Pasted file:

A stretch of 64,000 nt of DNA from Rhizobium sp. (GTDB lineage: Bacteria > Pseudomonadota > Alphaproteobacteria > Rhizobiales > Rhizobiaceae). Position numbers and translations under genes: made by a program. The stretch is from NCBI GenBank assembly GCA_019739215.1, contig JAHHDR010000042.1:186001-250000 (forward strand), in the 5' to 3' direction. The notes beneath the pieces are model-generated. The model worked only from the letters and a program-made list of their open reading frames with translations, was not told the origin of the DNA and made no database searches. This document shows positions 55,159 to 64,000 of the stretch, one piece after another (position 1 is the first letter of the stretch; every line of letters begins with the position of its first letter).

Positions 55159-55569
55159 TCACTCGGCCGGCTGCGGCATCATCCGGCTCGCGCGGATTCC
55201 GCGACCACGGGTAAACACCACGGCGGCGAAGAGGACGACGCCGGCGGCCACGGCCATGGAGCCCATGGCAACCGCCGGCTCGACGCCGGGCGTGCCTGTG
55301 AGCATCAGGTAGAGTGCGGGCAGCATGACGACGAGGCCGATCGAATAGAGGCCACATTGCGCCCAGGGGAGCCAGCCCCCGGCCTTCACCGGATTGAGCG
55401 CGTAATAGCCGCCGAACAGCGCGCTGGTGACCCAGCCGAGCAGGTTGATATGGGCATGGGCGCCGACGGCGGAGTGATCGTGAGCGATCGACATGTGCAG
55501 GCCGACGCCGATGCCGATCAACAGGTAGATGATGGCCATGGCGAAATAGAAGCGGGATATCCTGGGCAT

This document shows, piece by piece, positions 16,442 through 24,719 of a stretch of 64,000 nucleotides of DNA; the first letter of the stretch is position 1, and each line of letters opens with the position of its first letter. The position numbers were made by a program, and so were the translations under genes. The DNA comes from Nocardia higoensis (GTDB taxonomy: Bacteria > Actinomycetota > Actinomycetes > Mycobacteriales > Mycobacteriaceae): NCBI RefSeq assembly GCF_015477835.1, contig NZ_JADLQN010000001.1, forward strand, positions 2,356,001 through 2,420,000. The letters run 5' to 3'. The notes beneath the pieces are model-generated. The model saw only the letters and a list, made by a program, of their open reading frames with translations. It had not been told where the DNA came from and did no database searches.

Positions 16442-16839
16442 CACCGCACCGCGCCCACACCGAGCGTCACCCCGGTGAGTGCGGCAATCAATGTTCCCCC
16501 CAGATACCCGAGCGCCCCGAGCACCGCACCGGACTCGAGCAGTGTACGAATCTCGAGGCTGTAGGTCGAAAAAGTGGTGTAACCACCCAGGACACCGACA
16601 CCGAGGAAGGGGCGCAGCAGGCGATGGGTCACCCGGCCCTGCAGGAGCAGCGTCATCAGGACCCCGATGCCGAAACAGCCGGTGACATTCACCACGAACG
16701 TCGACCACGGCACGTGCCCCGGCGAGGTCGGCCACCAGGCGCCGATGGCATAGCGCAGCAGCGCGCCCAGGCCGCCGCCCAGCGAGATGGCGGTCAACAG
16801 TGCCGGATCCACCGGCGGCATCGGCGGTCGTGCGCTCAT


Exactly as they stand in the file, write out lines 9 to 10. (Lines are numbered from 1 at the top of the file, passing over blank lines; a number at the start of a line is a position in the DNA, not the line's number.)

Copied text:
Positions 16442-16839
16442 CACCGCACCGCGCCCACACCGAGCGTCACCCCGGTGAGTGCGGCAATCAATGTTCCCCC